"October 20, 2017 (Mississauga, ON) The Canadian Food Inspection Agency (CFIA) has made an announcement that the words “gluten-free” will be removed from all Cheerios package sold in Canada by January 1, 2018. The Canadian Celiac Association first objected to the claim in August 2016 and strongly recommended that people with celiac disease not consume the cereal, even though the box was labelled “gluten free”. The announcement came in a letter addressed to a Canadian consumer who was one of many customer complaints to be filed against the products......." https://www.celiac.ca/gluten-free-claim-removed-general-mills-cheerios-sold-canada/
  14. 2 points
    Approximately 30% of the USA population carry one of the genes for celiac disease. But only about 1% actually develop celiac disease, which can happen at any point in life., young, old or in-between. Having the genes does not mean you have celiac disease, it means your immune system may turn celiac at some point. There is also an increased risk of celiac disease with gastric bypass surgery. A couple of people have posted about developing celiac disease after having gastric bypass surgery in the past.
  15. 2 points
    Hello again I'm not sure where you've read this or perhaps if you've been told this by someone but it's not true. The biopsy is not rendered useless by finding out you have lactose intolerance. Far from it. Lactose intolerance can be a symptom of the intestinal damage, it's not a cause of it. If anything the lactose intolerance strengthens the case for avoiding gluten. It does help to be careful where you draw your information from. There are a lot of bogus sites which put forward dubious theories or seek to promote particular products. My advice would be to try to stick to the university health sites which use peer reviewed science for their sources. "I swear I'm just a medical mystery that's bound to end up in a medical journal one of these days!" To recap. You have a positive celiac blood test. You have a positive biopsy. You've been told you carry the celiac genes. You have POTS and various other symptoms consistent with celiac. From the outside there doesn't appear to be a mystery here? Please reconsider the assumption that you've made that the diagnosis is incorrect. I believe you've made this on an imperfect understanding of what celiac is and how it manifests. It's not primarily intestinal in the majority of cases. The symptoms you've described are consistent with those experienced by celiac patients who are ingesting gluten. The links I posted to you at the beginning of this thread will tell you more. Best of luck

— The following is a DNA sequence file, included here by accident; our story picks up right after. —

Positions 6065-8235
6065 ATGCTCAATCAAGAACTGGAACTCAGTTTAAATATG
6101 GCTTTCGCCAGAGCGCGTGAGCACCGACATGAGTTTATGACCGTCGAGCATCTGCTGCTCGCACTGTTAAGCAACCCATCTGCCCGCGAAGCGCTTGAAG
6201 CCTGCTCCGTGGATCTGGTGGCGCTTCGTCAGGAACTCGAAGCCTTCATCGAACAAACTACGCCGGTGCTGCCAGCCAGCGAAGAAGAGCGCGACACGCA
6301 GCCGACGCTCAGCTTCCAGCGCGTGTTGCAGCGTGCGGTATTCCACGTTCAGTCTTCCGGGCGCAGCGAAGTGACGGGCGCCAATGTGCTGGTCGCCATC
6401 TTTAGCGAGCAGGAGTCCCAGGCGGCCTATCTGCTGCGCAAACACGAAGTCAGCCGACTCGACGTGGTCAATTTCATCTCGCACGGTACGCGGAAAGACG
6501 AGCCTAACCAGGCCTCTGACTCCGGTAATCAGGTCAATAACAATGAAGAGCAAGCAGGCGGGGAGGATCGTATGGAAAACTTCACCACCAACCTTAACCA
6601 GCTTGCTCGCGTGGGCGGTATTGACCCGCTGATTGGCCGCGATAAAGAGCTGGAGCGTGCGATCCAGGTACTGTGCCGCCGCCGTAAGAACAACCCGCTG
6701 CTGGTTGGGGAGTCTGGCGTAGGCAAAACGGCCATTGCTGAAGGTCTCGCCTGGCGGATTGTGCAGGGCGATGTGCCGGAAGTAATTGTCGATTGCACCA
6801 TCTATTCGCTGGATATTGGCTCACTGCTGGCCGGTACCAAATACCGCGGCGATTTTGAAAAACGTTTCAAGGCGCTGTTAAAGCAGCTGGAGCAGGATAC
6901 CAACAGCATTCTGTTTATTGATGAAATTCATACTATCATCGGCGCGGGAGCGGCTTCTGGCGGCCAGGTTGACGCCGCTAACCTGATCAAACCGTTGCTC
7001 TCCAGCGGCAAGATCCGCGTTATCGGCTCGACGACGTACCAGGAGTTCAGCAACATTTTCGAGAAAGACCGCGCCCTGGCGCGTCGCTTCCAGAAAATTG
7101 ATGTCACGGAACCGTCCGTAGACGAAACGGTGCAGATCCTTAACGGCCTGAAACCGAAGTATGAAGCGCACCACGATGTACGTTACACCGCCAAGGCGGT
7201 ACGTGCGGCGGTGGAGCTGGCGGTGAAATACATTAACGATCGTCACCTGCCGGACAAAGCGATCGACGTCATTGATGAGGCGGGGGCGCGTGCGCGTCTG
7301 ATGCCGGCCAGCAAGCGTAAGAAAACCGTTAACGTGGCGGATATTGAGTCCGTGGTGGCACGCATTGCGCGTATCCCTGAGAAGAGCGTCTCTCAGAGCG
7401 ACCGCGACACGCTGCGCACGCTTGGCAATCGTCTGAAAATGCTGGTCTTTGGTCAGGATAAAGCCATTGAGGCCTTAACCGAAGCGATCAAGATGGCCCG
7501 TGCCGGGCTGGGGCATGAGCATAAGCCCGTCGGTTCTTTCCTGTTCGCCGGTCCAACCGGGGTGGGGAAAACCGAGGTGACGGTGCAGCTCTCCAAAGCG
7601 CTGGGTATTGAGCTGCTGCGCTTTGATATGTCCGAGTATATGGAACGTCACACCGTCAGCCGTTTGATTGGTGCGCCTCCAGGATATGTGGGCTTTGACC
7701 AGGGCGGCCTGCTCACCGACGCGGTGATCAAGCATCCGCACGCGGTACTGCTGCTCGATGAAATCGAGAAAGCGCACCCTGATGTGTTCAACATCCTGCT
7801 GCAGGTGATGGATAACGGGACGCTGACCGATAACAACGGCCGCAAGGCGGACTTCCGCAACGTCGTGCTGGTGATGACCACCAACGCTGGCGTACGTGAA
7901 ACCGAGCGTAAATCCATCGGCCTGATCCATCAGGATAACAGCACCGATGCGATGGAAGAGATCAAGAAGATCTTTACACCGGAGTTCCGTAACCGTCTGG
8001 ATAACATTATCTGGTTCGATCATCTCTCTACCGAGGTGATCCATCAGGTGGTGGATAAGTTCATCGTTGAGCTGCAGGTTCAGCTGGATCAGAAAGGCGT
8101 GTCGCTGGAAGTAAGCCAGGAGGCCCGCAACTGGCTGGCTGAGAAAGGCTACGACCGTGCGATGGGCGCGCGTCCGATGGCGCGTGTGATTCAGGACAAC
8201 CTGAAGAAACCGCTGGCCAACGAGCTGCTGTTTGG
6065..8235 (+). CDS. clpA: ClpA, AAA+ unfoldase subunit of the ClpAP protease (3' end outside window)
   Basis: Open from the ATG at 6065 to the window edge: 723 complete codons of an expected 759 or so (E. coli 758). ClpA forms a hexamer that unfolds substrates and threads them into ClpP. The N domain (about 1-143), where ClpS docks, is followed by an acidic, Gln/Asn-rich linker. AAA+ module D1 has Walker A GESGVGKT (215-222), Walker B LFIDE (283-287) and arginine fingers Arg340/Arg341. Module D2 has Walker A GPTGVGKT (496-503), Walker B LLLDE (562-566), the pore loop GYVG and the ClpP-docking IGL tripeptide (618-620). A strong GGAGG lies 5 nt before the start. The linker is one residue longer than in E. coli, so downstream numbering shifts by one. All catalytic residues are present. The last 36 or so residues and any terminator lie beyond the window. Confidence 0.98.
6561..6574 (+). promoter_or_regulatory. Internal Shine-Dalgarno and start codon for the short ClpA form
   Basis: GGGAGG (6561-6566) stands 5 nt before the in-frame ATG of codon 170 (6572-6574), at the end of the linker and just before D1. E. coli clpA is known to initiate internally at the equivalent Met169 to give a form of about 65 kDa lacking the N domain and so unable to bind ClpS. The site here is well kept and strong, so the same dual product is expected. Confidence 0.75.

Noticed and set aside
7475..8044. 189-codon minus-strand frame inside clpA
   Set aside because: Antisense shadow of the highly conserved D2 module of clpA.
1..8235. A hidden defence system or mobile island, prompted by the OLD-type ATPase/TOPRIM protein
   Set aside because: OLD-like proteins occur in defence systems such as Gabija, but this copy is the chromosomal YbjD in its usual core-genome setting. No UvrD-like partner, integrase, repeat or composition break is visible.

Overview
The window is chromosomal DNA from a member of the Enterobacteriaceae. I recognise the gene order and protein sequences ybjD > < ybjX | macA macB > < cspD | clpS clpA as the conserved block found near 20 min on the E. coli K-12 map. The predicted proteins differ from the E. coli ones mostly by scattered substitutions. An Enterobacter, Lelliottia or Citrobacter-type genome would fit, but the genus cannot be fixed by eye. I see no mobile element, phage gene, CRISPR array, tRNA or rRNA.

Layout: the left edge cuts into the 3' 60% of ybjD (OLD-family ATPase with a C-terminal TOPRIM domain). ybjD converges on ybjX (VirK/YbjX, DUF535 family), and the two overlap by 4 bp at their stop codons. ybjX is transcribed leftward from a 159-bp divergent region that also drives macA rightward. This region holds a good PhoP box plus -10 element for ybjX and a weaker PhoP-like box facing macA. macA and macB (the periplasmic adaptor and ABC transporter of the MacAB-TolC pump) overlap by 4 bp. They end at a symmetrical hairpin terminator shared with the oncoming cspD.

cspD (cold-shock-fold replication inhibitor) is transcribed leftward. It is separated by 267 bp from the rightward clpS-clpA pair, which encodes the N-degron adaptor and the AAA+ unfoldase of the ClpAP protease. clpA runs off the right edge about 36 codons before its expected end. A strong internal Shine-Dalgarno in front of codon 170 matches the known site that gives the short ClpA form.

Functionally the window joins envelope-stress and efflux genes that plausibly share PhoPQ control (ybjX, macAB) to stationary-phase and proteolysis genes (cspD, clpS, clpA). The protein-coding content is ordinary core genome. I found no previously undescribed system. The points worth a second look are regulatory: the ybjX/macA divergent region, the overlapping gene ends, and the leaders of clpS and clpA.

16. 2 points